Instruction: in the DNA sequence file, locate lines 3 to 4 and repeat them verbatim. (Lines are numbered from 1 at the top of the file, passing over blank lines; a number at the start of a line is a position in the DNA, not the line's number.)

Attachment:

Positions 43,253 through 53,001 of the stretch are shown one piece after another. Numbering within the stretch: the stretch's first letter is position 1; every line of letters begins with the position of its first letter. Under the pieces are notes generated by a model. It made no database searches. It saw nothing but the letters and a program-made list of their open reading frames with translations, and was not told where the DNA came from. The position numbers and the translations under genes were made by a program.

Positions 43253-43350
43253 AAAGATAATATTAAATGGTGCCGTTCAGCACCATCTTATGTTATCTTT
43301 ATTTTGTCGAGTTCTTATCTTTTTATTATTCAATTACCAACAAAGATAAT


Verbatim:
43253 AAAGATAATATTAAATGGTGCCGTTCAGCACCATCTTATGTTATCTTT
43301 ATTTTGTCGAGTTCTTATCTTTTTATTATTCAATTACCAACAAAGATAAT